Medications

If you’re currently getting your prescriptions filled on a monthly basis, you may need to ensure adjustments to have all of the medication you’ll need while you’re away. In particular, Schedule II drugs that are known to cause dependence, or have a history of prescription drug abuse will be difficult to get away from home.

With some of these medications, it’s hard to get some prescriptions filled out-of-state, and there may not always be covered. Schedule II, IV and V drugs shouldn’t be difficult to get filled elsewhere, if your doctor can fax the prescription. What kind of insurance you have will determine whether or not you will have to pay extra when abroad. National provider networks and many plans offered through the Affordable Care Act will usually cover out-of-state expenses. Medicare, however, may be harder to work with, and usually, includes within the state you live.

You can check with your insurance about mail-in prescriptions that will allow you to get up to three months of medication mailed to you at a time. You may be able to use an alternate address for the months you’re away from home.

Relevant Documents

You’ll need to carry important documents like health and auto insurance information, rental leases, ID’s, and others when you’re traveling. To avoid the risk of these things getting lost, you can opt for electronic forms rather than paper copies of some documents. For things like your ID, you should always have the hard copy with you; but for insurance information and other materials, you can scan them and save them electronically, so that you can access them anytime. If you’re not comfortable going completely without paper copies, do both—keep the original and an electronic copy. This way, your bases are covered in case anything goes missing.

Pet Needs

A lot of snowbirds opt to take their pets with them during their stay. While you get your prescriptions in order, make sure to also TRAVLEIN WITH PETS.jpgget ample refills of any medication for your pet to bring with you. It’s also a good idea to bring their medical records—wherever you may be renting may require proof that your dog’s, at least, up-to-date with a rabies vaccine.

Also, consider whether you’ll be buying other pet essentials when you get there, or taking your own from home. Dogs will need a leash, bed, collar, dishes, etc.—include these on your packing list or your list of things to pick up once you get there. Bring a favorite toy or blanket along with them, too.

Some cities have bans on certain dog breeds. If your particular pet isn’t welcome, make arrangements for them to stay elsewhere while you’re gone, or reconsider where you’ll be staying.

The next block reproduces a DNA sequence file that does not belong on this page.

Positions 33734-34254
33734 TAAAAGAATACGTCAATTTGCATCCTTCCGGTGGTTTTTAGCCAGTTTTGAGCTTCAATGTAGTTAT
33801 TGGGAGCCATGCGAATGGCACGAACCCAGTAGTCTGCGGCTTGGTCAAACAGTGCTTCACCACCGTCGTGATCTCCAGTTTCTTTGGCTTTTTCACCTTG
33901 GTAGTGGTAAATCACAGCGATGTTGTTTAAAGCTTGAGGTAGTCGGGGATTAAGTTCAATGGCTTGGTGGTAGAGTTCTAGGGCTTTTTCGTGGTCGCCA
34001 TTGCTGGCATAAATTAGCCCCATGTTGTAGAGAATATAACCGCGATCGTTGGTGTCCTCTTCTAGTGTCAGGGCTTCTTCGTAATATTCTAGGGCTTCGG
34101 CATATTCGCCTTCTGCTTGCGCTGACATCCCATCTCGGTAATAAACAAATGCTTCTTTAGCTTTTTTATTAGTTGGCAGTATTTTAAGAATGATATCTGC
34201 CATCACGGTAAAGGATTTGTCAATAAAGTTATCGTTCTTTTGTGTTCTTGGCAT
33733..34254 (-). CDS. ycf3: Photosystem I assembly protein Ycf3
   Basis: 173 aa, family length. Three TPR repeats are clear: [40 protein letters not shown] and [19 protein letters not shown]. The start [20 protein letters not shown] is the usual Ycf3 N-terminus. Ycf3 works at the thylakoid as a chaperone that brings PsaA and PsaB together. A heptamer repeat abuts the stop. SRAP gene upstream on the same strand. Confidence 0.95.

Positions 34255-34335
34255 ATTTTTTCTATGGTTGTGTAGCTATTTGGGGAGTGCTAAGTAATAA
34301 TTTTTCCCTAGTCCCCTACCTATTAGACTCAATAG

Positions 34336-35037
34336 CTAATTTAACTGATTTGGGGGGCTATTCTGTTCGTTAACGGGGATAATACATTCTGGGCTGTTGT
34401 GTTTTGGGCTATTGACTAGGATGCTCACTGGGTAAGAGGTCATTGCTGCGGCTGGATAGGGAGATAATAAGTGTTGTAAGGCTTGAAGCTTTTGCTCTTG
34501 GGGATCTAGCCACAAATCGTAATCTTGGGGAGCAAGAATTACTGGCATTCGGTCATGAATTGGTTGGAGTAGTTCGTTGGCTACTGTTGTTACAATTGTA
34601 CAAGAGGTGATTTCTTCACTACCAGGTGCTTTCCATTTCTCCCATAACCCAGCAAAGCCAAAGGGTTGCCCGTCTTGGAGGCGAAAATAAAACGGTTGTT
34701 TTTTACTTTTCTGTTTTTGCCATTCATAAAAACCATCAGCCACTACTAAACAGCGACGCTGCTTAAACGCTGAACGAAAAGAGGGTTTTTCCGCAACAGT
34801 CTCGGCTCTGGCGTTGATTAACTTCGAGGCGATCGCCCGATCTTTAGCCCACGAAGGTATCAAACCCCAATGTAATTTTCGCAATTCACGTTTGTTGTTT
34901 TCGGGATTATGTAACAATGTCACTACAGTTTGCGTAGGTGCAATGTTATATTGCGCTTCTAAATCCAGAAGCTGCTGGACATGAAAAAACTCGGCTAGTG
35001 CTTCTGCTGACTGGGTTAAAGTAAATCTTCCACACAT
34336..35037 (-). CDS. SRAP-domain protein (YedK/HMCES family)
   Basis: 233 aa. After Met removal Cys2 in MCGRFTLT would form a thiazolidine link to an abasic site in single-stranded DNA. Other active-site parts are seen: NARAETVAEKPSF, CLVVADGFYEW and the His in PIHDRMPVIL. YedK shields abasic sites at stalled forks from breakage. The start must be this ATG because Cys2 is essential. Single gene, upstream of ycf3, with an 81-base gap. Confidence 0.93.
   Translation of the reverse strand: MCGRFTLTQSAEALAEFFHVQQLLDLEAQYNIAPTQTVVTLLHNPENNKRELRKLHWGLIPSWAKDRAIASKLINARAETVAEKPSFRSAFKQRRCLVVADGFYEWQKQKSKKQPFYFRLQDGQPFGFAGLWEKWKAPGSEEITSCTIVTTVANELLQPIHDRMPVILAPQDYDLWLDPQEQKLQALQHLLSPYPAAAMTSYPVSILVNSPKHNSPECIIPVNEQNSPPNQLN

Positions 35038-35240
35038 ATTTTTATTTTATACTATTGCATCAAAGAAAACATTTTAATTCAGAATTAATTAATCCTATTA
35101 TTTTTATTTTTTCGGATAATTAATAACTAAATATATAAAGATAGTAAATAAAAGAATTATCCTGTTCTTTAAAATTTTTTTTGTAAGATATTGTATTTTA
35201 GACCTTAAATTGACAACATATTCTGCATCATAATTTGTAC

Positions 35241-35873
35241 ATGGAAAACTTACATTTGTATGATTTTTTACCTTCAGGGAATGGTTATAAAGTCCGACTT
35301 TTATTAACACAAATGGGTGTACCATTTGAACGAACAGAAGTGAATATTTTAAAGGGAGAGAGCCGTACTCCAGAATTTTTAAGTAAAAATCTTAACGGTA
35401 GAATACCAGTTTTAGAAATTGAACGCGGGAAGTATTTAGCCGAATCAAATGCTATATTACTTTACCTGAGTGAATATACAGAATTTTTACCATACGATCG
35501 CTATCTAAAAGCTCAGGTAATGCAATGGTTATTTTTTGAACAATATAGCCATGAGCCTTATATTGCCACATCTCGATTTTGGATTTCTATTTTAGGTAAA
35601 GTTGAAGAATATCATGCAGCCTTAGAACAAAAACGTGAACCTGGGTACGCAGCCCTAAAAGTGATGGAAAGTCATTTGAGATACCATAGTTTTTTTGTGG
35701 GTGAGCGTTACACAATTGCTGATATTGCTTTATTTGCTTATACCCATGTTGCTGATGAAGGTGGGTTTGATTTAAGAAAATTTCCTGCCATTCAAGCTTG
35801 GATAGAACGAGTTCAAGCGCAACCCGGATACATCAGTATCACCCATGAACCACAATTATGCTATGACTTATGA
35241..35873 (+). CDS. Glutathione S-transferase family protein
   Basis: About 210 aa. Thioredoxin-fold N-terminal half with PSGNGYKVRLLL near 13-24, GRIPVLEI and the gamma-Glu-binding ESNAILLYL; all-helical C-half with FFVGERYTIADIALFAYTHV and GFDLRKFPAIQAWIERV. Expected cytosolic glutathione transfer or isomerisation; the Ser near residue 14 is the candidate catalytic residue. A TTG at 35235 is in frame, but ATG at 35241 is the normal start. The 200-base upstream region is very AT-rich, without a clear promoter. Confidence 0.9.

Appliances and Cooking Supplies

You’ll need to cook at one point during your stay down south. Some people lug things like microwaves, coffee pots, and other small appliances from home each year. If you own, you can buy a set there and leave it in your home or RV. If you’re renting and can’t bring everything you need, neither of these choices may be the best option. Appliances, pots, pans, and table settings can take up lots of space. Many snowbirds opt to purchase cheaper sets of these things near their rental and place them in self-storage during the summer months until they return.

Final Packing Tips

Regardless of what your individual needs are, a few packing tips can save you a lot of time and space. Check into mailing your things back and forth rather than packing them—especially if you’re flying, this may be cheaper than bringing all of your stuff on the plane. Don’t pack smaller items like toiletries. Instead, just wait to buy those things when you get there. Don’t forget to set up mail forwarding, and to make arrangements for someone to check in on your permanent home while you’re gone.

If your ready to get out of the snow and into the sun, allow me to help place you in your dream home. Let’s get started by filling our your information below and I will get back in touch with you very soon!

Address & Phone
Rebecca Silva
Rebecca Silva – Hamilton-Franklin Realty LLC
1136 NE Pine Island Rd #49
Cape Coral, FL 33904
239-464-2528
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Rebecca Silva
Hamilton-Franklin Realty
1136 NE Pine Island Rd #49
Cape Coral, FL 33909
239-464-2528

Babcock Ranch Review – the First Solar Powered Town in America

The First of Its Kind

babcock ranch review

Many cities have utilized solar energy to cut back on all of the non-renewable resources frequently used to provide us with power. Some cities and communities have even made the switch to using mostly solar energy. No other town in the country, however, has even been able to thrive on solar energy alone, and even have some leftover. Babcock Ranch in southwest Florida will be the first of its kind—it will not only provide its projected 50,000 residents with renewal solar power but will generate a surplus of energy. That energy will be connected to the power grid of surrounding areas.

This revolutionary town is a product of a partnership between Florida Power and Light and real estate developer Kitson and Partners, who have been planning Babcock Ranch for over a decade. Prior to the purchase of the land that is part of the Babcock Preserve, an area rich in local ecosystems and agriculture, the 74,000+ acre plot was owned by former Pittsburg Mayor Edward Babcock. The state of Florida, as well as the counties where the land is located, Charlotte and Lee Counties, had an interest in purchasing the land in order to preserve the largest expanse of undisturbed, natural land in the state.